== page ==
The Crisis So Far: A Bad 15 Months, But Human Ingenuity Continues To Positively Surprise
As the coronavirus crisis goes into its sixth quarter, much has changed from the early panic the world went through in the first quarter of 2020. While the world has lost a lot in terms of life, livelihood and its innocence vis-à-vis the dangers posed by such organisms, it has learned a lot too. It has learned that the real monsters in our world are not the Godzillas, the aliens or even war and weapons of mass destruction as portrayed by Hollywood movies. The most potent monsters are the ones we cannot see – the small microbes, the viruses, the germs. We have officially seen nearly three million (and counting) of our fellow humans die of this disease since the beginning of last year.
We have also tested our scientific prowess to the fullest and come out looking quite strong. When it involves enabling millions to use technology to work remotely, to shop and entertain remotely, to get medicated remotely, and so on, we have discovered how far we have improved these capabilities. Most importantly, we have discovered how fast we could use our technological capabilities to create test equipment, treatments and, above all, vaccines. Remember those early days when the experts would remind us that no reliable vaccine has been created in the past in less than 4-5 years? Well, here we are 15 months into the pandemic, and we have already vaccinated nearly 6% of humanity and are building up pace to vaccinate nearly 4% of humanity a month and accelerating. Which means that over 40% of humanity could be vaccinated by the year end, in an amazingly short period of only 12 months since the vaccines came out. This is an achievement that would have been unbelievable even two years ago.
Re-infection And Vaccination: Stronger Governance Structures And Deeper Purses Win The Race
Now the race is on between the rate of spread of infection and the pace of vaccination. While shutdowns and social isolation have helped in slowing the pace of infection, they have taken a large economic and emotional toll. Hence the eagerness to re-open. This has often led to re-openings in many countries happening earlier than epidemiologists would advise. This explains the large recent resurgence in infection rates in some countries. This is especially true in countries which do not have either the economic muscle or the governance structure to maintain the shutdowns. Here, the developing economies (especially the democracies amongst them, which tend to have slower-moving governance structures) look the most vulnerable.
Infections: The Next Wave Is Happening Stronger And Faster Than The Earlier Ones
COVID-19 cases across the world are having strong second waves. Though these waves have not exactly coincided across geographies, they have been comparable to if not stronger than the first wave which peaked in the middle of last year. The current global daily tally of new cases is only 10% below the peak of early January this year and will potentially reach there soon. The big difference this time is that the numbers are being pushed up now by Asia (primarily South Asia and some countries in South East Asia) and South America. The previous peak was primarily created by spikes in North America and Europe. This has an important implication: the earlier peaks were created by cases in parts of the world which now have a much stronger access to vaccines and are generally the wealthier parts of the world and hence better able to create economic safety nets in case of temporary economic shutdowns. The current peaks are being created by cases in developing countries and hence the impact might be more difficult to deal with.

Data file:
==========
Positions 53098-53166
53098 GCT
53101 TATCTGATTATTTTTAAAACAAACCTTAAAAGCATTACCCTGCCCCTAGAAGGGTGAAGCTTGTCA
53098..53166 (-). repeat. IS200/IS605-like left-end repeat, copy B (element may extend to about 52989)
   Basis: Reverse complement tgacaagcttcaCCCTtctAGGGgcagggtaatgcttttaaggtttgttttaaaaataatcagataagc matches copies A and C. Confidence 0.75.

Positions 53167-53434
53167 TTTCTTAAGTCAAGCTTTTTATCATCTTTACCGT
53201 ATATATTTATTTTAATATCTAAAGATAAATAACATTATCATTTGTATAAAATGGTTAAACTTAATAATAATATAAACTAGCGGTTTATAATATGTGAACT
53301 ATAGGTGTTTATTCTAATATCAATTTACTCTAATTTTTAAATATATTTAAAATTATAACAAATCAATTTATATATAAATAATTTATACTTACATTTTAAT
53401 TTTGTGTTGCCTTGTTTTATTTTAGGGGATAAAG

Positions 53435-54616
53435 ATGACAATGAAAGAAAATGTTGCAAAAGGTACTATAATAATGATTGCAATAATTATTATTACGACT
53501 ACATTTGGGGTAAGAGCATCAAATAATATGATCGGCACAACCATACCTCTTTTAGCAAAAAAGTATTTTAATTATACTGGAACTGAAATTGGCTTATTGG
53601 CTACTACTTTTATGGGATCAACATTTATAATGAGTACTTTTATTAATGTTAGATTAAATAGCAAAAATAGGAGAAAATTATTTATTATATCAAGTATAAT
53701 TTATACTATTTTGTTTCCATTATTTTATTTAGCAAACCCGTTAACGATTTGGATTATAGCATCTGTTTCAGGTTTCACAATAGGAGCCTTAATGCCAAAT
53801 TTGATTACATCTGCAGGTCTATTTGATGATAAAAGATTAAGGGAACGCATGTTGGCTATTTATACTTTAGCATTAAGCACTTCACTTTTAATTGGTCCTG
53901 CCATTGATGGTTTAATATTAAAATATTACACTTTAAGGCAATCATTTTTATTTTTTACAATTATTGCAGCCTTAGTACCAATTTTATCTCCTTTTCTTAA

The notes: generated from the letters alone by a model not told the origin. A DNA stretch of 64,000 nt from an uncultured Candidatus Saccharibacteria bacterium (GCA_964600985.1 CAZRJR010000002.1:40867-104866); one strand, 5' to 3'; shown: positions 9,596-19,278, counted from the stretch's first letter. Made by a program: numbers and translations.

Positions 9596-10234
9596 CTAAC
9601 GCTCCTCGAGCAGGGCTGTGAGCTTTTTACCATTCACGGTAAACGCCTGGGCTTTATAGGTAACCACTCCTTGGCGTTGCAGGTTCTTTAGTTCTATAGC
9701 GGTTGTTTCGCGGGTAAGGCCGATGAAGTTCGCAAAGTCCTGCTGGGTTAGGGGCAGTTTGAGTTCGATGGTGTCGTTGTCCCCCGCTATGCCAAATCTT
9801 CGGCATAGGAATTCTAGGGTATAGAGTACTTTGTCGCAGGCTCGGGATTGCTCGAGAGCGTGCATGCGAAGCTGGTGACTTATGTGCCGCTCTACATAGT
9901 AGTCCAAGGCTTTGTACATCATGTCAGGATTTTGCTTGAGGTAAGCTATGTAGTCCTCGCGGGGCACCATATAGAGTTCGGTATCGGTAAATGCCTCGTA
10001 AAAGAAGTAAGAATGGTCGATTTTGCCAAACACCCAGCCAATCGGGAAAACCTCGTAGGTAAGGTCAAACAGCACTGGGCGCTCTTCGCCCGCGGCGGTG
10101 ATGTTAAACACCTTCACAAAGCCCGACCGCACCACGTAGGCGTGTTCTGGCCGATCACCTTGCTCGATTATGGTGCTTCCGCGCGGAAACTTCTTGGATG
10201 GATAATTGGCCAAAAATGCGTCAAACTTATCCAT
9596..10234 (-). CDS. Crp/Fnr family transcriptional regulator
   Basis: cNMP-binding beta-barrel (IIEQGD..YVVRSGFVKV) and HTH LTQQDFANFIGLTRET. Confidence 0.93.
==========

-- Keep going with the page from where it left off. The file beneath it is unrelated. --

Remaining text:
But, as always, there is a silver lining: the mortality rates are much lower. The cases are being discovered much earlier in the disease lifecycle, the medical fraternity is a lot more prepared in terms of how to treat patients and the population of these countries is much younger. Hence, the impact should not be anywhere near as bad as it was in the early phases. Despite this, the pressure to re-shut some of these economies is rising rapidly and some of the governments do not have the financial or the political capital to push as hard as they did during the first shutdowns. Hence the human toll could again be bad.
Vaccination: The Pace Is Picking Up Rapidly, But It Is Very Unevenly Spread
The Developed Countries Are Racing Ahead
This is the second race, and it is accelerating. About 6% of the world has got at least one vaccine shot so far and this is growing at about 0.9% per week. But the pace and level of vaccination has been varying quite a lot across countries and continents. Nearly 25% of North America is already vaccinated and over 16% of Europe. On the other hand, less than 1% of Africa has got at least one dose of the vaccine and Asia is at about 5%. There is a clear difference here between the haves and the have-nots.